Emerson Eggerichs, Ph.D., is an internationally celebrated communication expert and author of the New York Times bestseller Love & Respect, which was a Platinum and Book of the Year award winner and sold over 2 million copies.
Combining an earned doctorate in Child and Family Ecology with the perspective that 20 years as a senior pastor in one of the nation’s largest churches brings, Dr. Eggerichs developed the Love and Respect Marriage Conference which he presents to live audiences around the country. This dynamic conference has resulted in the healing and restoration of countless relationships.
As a communication expert, Emerson has spoken to groups such as the NFL, NBA, PGA, US Navy SEALs and members of Congress.
Now Dr. Eggerichs brings this same combination of profound communication insight with rich insight into Scripture in his newest book, Before You Hit Send: Preventing Headache and Heartache. The book reveals “The Golden Rule of Communication,” which not only has the power to keep us from communication disasters, but also to enhance our careers and increase our satisfaction in our most important relationships.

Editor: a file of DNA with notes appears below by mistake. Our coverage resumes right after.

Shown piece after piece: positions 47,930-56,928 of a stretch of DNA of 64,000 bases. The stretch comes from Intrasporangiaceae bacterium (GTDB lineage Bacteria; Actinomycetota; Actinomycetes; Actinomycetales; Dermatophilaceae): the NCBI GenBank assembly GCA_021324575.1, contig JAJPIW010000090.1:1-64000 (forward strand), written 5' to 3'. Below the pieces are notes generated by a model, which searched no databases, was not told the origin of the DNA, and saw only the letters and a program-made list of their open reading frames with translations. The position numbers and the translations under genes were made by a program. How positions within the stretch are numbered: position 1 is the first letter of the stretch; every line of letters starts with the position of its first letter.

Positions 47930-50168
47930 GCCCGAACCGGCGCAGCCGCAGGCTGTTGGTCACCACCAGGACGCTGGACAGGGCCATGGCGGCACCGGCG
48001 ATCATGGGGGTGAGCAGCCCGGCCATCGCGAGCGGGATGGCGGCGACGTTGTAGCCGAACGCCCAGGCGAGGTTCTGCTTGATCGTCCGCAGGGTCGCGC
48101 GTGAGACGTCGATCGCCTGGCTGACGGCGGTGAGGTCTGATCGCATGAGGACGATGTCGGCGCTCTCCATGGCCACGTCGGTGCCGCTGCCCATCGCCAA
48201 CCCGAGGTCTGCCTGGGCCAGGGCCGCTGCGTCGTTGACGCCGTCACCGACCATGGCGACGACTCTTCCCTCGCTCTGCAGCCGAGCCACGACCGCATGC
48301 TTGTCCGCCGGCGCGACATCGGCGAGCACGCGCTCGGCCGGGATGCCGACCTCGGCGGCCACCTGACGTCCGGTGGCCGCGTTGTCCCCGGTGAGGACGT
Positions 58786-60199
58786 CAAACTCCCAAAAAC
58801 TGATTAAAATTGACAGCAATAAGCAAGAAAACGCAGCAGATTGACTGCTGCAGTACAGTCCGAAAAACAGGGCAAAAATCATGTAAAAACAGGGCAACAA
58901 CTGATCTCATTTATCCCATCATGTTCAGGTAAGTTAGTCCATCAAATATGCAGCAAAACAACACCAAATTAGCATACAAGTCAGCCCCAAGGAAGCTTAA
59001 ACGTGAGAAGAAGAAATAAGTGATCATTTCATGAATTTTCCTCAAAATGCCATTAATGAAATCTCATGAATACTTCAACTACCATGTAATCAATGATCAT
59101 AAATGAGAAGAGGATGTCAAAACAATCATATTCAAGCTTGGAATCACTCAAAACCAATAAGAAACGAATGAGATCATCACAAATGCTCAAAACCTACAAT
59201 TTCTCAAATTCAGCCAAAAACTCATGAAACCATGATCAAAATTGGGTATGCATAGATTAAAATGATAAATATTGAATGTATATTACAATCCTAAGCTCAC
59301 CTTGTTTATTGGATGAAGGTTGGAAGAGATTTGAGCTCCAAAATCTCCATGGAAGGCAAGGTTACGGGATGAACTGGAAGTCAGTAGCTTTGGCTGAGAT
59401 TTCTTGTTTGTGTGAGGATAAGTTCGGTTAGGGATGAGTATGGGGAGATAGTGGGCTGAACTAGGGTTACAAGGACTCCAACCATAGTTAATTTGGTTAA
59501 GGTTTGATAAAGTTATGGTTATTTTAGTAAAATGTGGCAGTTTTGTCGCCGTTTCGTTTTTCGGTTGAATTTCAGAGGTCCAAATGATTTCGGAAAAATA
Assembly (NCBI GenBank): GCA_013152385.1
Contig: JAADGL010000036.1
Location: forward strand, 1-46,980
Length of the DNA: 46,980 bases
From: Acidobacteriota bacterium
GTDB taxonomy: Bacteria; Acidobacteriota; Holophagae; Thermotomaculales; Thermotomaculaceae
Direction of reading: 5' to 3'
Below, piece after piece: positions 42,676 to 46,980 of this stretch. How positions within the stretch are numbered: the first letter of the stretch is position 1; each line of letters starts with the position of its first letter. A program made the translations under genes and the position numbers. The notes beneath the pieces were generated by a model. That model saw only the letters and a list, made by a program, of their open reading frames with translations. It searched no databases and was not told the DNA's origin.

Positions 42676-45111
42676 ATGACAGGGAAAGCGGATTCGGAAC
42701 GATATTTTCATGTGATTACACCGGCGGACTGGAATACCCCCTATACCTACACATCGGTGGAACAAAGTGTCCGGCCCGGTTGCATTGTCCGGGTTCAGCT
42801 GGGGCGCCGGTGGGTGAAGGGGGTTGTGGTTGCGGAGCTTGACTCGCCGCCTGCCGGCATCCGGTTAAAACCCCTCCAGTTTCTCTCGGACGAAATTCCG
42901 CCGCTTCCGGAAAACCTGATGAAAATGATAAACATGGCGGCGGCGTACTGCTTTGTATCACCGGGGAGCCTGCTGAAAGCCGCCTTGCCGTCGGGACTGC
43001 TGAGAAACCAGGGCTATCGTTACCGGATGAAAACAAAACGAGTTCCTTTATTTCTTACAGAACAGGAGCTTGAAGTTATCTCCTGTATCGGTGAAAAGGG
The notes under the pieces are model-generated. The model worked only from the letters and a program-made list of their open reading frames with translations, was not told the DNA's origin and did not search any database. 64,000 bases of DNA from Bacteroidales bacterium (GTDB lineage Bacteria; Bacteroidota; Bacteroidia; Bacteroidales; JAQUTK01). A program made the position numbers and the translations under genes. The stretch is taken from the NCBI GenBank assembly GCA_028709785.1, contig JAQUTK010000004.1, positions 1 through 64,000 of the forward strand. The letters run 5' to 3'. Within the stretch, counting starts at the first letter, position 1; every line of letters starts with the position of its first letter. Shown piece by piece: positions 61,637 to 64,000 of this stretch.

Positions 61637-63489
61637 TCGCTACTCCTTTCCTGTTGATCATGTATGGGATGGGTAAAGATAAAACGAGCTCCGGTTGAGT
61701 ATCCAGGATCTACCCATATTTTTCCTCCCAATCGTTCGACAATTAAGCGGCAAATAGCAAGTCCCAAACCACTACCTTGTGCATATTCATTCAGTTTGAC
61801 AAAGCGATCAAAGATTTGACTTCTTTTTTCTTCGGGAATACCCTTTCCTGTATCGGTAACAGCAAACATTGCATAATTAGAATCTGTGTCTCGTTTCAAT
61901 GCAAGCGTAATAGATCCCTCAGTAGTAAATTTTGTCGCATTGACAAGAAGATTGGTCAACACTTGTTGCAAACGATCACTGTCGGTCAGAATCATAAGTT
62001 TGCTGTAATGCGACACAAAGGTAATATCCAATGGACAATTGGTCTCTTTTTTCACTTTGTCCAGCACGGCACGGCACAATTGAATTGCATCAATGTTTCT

Dr. Eggerichs was the senior pastor of Trinity Church in East Lansing, Michigan for almost twenty years. Emerson holds a Ph.D. in child and family ecology from Michigan State University, a BA in Biblical Studies from Wheaton College, an MA in communications from Wheaton College Graduate School, and an MDiv from the University of Dubuque Theological Seminary. He and his wife Sarah have been married since 1973 and have three adult children. They live in Grand Rapids, MI. He is the Founder and President of Love and Respect Ministries.
Day 1 of 2: Emerson Eggerichs explains that one compelling desire of a mother is to connect to her son, and she can do that by what she says and how she says it.
Day 2 of 2: Emerson Eggerichs, along with author Ron Deal, share practical ways for moms to relate to and honor their sons. Even when upset, moms need to continue
Day 1 of 1: Millennials are the emerging generation, and they are coming of age. Hear what we can learn from these maturing young adults according to David Robbin